IN THE INTEREST OF J.C. and M.C., Minor Children, J.S.-C., Mother, Appellant.
from the Iowa District Court for Dubuque County, Thomas J.
Straka, Associate Juvenile Judge.
mother appeals the order terminating her parental
relationship with her two sons.
MaryBeth A. Fleming of MaryBeth Fleming Law Office, P.C.,
Dubuque, for appellant mother.
J. Miller, Attorney General, and Meredith L. Lamberti,
Assistant Attorney General, for appellee State.
L. Hefel, Dubuque, guardian ad litem for minor children.
Considered by Potterfield, P.J., and Tabor and Bower, JJ.
mother, Jameela, challenges the juvenile court's order
terminating her parental relationship with her sons,
seven-year-old J.C. and ten-year-old M.C. Jameela contends
the Iowa Department of Human Services (DHS) failed to make
reasonable efforts to reunite her with J.C. and M.C. The
juvenile court found "significant services were offered
to mother, but she refused to participate in them and then
chose to move to a different state rendering it impossible
for the [DHS] to provide any meaningful services." After
reviewing the record,  we reach the same conclusion as the
Facts and Prior Proceedings
first became involved with the family in February of 2017
after receiving a report of suspected physical abuse by
Jameela. The DHS investigated but ultimately did not confirm
the report. The following month, the DHS received a second
report of abuse, which an investigation confirmed. In April,
the DHS received a third report alleging Jameela left J.C.
and M.C. in her car unattended while she worked her shift at
a Dubuque home-improvement store. Police officers found the
children in the car, and a child-abuse assessment found a
denial of critical care. Jameela initially agreed to
participate in services through the DHS. But when the DHS
tried to form an action plan, Jameela refused to sign
releases or provide necessary information.
May, Jameela stopped taking the boys to school, indicating
she intended to homeschool them. The DHS grew increasingly
concerned about the boys' safety when workers were unable
to locate the family and Jameela refused to disclose their
whereabouts. So the DHS sought a temporary removal order that
same month. In late May, the DHS finally located J.C. and
M.C. after Jameela took them to the Indiana Department of
Children Services. Iowa DHS caseworkers traveled to Indiana,
retrieved the boys, and placed them in foster care under the
juvenile court's May temporary removal order.
2017, after a hearing, the juvenile court adjudicated the
children in need of assistance (CINA). At the July hearing,
Jameela explained her evasive behavior and refusal to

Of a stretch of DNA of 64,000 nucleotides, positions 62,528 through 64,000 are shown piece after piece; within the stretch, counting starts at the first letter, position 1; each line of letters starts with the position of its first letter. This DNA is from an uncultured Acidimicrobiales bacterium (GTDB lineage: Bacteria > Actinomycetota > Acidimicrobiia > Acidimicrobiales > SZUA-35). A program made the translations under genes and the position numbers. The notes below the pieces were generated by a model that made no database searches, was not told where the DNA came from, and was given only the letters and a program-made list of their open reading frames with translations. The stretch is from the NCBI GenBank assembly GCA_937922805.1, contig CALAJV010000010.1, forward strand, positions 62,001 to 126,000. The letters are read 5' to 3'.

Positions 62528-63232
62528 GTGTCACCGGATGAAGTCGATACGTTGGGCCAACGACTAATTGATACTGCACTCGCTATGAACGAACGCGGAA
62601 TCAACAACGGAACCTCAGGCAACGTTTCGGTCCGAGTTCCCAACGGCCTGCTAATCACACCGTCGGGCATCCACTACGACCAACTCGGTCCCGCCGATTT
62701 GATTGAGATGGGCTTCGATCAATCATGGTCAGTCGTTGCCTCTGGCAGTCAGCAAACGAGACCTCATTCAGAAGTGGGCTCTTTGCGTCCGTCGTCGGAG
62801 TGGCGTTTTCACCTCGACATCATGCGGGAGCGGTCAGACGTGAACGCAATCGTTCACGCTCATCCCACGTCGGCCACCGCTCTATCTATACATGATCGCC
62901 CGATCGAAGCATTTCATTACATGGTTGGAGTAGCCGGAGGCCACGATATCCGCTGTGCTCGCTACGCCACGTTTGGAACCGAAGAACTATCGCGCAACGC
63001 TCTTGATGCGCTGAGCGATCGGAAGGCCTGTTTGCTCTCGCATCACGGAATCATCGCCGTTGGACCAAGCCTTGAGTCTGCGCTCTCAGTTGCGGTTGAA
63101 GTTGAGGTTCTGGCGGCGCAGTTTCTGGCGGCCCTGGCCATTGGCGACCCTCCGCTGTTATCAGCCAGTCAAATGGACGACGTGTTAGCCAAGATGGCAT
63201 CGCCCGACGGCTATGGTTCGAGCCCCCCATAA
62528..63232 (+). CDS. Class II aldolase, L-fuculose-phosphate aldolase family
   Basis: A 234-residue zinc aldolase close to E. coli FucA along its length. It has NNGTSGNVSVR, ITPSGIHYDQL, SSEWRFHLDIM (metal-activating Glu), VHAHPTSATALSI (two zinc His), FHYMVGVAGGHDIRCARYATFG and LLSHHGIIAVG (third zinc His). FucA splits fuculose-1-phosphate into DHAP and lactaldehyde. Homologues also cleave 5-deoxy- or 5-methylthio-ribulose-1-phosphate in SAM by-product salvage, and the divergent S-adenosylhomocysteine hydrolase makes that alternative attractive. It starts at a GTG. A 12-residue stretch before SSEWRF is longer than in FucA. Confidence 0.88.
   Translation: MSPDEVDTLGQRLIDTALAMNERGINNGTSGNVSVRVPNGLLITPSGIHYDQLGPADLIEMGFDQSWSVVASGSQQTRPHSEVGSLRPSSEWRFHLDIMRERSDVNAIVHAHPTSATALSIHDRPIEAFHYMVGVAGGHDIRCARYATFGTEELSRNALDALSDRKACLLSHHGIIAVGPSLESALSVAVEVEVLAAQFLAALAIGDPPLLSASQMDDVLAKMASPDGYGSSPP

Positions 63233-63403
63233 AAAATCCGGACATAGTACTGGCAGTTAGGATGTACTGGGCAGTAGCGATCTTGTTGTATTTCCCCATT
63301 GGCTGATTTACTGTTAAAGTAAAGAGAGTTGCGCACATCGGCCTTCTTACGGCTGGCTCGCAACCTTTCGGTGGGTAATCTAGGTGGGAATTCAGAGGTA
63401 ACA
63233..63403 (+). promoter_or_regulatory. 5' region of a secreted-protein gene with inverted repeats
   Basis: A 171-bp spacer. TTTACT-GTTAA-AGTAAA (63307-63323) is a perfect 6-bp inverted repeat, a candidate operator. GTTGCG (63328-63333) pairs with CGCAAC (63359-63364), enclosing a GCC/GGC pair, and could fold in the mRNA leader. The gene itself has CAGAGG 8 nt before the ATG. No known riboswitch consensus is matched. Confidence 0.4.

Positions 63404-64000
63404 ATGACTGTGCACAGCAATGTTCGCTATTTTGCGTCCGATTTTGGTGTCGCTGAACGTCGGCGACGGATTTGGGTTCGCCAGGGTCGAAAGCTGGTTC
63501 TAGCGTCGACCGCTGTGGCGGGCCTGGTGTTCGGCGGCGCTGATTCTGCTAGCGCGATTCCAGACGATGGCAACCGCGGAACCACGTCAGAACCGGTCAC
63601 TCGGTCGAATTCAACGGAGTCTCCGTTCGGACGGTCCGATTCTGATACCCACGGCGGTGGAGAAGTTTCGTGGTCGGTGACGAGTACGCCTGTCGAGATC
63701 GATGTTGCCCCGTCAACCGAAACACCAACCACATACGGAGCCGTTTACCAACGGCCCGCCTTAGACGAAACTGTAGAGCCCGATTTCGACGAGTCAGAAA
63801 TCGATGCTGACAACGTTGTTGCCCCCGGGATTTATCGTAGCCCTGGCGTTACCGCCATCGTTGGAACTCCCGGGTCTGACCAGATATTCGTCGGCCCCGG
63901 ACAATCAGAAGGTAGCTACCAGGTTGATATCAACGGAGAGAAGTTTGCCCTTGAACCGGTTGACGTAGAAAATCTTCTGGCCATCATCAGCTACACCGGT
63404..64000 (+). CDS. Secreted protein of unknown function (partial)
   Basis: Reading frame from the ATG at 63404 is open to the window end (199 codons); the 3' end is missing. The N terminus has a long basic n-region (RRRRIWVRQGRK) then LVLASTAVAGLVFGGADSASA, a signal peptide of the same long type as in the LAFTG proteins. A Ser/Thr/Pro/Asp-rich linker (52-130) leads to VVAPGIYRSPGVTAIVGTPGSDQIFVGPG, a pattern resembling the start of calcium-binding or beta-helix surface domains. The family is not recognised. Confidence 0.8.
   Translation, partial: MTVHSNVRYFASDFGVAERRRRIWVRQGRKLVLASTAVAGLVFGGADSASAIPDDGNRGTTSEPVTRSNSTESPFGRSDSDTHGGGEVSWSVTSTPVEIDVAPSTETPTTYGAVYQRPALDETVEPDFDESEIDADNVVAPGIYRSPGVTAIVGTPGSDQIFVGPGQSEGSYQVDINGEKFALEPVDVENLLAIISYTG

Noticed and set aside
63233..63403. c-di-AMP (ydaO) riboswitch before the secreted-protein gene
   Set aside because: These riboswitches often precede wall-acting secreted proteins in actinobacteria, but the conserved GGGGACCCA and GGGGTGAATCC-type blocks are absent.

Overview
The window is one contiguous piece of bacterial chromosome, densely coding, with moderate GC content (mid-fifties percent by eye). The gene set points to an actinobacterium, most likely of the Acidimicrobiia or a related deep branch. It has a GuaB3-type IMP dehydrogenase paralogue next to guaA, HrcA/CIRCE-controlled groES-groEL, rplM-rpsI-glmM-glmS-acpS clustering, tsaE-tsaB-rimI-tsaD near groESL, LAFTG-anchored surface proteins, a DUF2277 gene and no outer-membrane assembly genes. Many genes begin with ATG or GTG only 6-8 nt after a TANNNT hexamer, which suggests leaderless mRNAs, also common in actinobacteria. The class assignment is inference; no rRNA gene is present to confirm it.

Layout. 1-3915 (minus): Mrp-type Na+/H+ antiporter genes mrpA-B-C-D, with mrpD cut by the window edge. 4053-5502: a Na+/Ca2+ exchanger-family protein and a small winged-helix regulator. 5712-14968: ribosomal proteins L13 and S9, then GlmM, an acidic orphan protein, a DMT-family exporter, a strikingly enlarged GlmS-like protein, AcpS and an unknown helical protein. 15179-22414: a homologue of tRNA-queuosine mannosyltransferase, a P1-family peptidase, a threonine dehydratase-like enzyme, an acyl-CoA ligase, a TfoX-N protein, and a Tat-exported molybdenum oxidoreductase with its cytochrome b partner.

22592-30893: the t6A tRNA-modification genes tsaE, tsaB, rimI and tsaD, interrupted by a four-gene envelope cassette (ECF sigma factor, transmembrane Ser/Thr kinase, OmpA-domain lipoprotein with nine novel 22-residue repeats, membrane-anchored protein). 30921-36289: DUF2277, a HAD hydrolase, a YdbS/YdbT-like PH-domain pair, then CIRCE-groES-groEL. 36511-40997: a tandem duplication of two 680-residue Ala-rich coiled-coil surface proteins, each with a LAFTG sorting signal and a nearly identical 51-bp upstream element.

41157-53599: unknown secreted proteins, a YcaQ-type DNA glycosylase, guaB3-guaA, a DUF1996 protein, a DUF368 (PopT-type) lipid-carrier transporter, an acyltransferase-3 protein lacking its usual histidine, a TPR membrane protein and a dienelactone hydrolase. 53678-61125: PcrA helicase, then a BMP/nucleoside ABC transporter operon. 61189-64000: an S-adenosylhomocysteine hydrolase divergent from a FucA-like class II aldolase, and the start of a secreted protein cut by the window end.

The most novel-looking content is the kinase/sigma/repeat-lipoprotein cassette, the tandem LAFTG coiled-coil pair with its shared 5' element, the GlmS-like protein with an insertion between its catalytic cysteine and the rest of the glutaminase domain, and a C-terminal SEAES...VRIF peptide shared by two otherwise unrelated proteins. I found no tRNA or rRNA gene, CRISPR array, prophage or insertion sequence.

disclose information for coordination of services was
motivated by her fear her abusive ex-husband would locate the
family. But Jameela also told the juvenile court she no
longer feared her ex-husband, and the DHS caseworker
testified Jameela had recently been in contact with him. The
juvenile court ordered continued foster-care placement,
noting the obstacles Jameela's lack of cooperation placed
in the way of the DHS coordinating services to address
concerns for the children's safety.
following months, DHS and Family Safety, Risk, and Permanency
(FSRP) workers offered Jameela phone calls and weekly
face-to-face visits with J.C. and M.C., but Jameela's
attendance was sporadic. J.C. and M.C. told caseworkers they
did not want to see or speak to Jameela because they were
afraid. But caseworkers alleviated their fears by crafting a
safety plan, and J.C. and M.C. participated in visitations
when Jameela attended. Court-ordered mental-health
evaluations for the boys revealed concerns of extensive abuse
at the hands of Jameela. In the fall of 2017, J.C. and M.C.
began therapy in Guttenberg, Iowa. The boys progressed in
therapy, and Jameela began attending joint sessions with
them. But the boys' therapist recommended against joint
counseling with their mother when the boys began to regress
as a result of Jameela's participation. By the January
2018 review hearing, the Guttenberg therapist terminated the
counseling relationship because Jameela repeatedly showed up
at the therapist's office unannounced, and the therapist
felt she could not ensure the boys' safety should the
juvenile court's January 2018 order following the review
hearing again set the permanency goal as reunification. To
facilitate this goal, the court ordered continued FSRP
services and therapy for J.C. and M.C. The court also asked
Jameela to consistently schedule and attend visits, comply
with therapy, follow the recommendations of the mental-health
evaluation she submitted earlier that month, and again